About Citizen Observatories

Citizen Observatories (COs) are community-based environmental monitoring and information systems, that invite individuals to share observations, typically via mobile phone or the web. There are a number of definitions of what makes a Citizen Observatory, some of which we share in the table below, but the main commonalities are the participation of citizens in environmental monitoring and governance, the bi-directional flow of data and information, the enhancement of earth observation systems with citizen-generated observations ‘in situ’, and the use of modern mobile and web technologies to do so.

The most simple and broadly applicable definition comes from Alan Grainger, in the Special Issue of Remote Sensing on Citizen Science and Earth Observation, defining COs as any use of Earth observation technology in which citizens collect data and are empowered by the information generated from these data to participate in environmental management. The first use of the term ‘Citizen Observatory’, to our knowledge, appears in Prof. Jacqueline McGlade’s 2009 Earthwatch Lecture entitled ‘Global citizen observatory – The role of individuals in observing and understanding our changing world’, wherein she stated that “it is no longer sufficient to develop passive lists or reports to ‘inform’ citizens of changes in our environment. We need to engage with citizens and ask how they can ‘inform’ us.”

Definition Source
“innovative earth observation technologies (in particular those based on use of mobile telephony) . . . [and] community-based environmental monitoring, data collection, interpretation and information delivery systems; empower communities with the capability to monitor and report on their environment; and enable communities to access the information they need to make decisions in an understandable and readily usable form” European Commission
“New in-situ observatories (‘Citizen Observatories’) based on citizens’ own devices (e.g. smart phones, tablets, laptops, and other social media) used together with innovative technologies can strengthen environmental monitoring capabilities, have the potential to generate new and original applications to reduce investment and running costs of in-situ observations and monitoring applications and solutions, and involve novel partnerships between the private sector, public bodies, NGOs and citizens. ” Horizon 2020 Call ‘SC5-17-2015: Demonstrating the concept of ‘Citizen Observatories’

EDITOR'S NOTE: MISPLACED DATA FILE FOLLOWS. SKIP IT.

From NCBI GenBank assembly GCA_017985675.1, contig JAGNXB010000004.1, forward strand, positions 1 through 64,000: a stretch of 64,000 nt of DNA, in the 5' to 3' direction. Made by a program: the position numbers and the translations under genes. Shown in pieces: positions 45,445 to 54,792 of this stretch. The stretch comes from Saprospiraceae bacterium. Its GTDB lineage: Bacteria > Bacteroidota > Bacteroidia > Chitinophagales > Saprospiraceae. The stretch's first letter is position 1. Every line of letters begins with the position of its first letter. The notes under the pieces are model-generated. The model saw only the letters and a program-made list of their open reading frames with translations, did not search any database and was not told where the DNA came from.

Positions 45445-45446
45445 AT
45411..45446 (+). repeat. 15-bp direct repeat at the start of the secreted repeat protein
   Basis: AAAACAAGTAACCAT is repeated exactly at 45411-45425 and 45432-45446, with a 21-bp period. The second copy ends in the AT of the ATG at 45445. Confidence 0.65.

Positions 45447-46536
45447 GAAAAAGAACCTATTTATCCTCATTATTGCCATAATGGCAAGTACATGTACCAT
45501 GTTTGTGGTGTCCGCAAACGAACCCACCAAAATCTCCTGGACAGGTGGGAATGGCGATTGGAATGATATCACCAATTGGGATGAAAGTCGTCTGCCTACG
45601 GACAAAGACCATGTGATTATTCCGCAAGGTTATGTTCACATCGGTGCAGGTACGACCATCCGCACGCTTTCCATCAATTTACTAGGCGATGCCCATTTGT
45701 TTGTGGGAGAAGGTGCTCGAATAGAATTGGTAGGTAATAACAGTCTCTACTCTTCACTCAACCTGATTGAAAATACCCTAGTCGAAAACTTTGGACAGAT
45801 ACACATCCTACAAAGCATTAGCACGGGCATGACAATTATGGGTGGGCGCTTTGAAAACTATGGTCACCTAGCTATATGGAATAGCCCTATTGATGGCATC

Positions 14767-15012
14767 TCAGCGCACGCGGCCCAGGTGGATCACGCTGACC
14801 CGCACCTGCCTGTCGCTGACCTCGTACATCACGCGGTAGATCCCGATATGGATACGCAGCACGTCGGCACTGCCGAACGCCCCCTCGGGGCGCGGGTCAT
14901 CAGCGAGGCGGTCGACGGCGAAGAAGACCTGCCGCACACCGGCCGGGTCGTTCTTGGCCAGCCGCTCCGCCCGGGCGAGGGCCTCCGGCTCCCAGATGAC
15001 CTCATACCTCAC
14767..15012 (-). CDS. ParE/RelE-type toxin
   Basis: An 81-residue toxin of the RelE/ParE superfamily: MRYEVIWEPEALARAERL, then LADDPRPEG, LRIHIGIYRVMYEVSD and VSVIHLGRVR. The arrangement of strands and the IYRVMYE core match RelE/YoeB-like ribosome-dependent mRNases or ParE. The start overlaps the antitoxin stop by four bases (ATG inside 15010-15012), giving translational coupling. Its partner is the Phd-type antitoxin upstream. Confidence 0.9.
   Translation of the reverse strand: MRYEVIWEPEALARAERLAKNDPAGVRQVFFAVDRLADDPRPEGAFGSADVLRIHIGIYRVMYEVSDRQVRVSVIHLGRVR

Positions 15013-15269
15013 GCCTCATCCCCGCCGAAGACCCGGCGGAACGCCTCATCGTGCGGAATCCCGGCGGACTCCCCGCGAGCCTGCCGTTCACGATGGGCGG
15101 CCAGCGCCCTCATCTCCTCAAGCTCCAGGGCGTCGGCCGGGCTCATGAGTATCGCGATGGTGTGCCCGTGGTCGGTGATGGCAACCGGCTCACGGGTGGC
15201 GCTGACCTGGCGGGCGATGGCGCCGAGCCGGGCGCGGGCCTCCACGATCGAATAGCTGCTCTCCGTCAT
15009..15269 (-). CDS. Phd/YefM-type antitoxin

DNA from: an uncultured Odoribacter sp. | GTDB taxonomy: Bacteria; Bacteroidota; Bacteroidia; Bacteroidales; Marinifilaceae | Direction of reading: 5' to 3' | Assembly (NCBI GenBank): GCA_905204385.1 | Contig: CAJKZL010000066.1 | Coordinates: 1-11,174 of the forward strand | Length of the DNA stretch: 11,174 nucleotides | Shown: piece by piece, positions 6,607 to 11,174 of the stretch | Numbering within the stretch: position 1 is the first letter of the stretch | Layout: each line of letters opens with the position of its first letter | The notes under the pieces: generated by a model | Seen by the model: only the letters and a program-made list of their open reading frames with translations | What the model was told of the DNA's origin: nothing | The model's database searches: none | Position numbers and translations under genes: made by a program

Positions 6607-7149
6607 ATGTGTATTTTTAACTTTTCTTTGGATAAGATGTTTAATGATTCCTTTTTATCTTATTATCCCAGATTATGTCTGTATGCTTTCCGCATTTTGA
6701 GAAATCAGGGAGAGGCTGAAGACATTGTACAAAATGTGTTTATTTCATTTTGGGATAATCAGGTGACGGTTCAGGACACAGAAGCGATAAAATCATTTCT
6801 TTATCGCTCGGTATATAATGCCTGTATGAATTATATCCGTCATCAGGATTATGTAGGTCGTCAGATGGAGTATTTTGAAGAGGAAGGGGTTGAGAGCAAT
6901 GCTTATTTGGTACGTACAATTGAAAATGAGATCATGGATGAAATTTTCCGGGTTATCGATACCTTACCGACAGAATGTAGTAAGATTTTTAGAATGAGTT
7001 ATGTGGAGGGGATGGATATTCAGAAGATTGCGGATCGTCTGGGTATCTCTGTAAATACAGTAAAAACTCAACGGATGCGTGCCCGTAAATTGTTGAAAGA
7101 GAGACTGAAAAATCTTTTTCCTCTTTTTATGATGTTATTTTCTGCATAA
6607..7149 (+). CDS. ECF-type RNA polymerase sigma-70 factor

“community-based environmental monitoring and information systems which build on innovative and novel Earth observation applications embedded in portable or mobile personal devices. Thanks to the vast array of ubiquitous information and data they can provide, citizens’ observatories can enable authorities to obtain evidence and inform environmental policy making, complementing more authoritative in-situ observation and monitoring networks and systems with a very positive cost-benefit ratio.“ Horizon 2020 CSA Call ‘SC5-19-2017: Coordination of citizens’ observatories initiatives’
“A CO for supporting community-based environmental governance may be defined as the participation of citizens in monitoring the quality of the environment they live in, with the help of one or more of the following: (1) mobile devices of everyday utility; (2) specialised static and/or portable environmental and/or wearable health sensors, and (3) personal, subjective and/or objective observations, information, annotation and exchange routes, coming from social media technologies or other similar platforms. “ Liu et al 2014 ‘A conceptual approach to a citizens’ observatory—Supporting community-based environmental governance’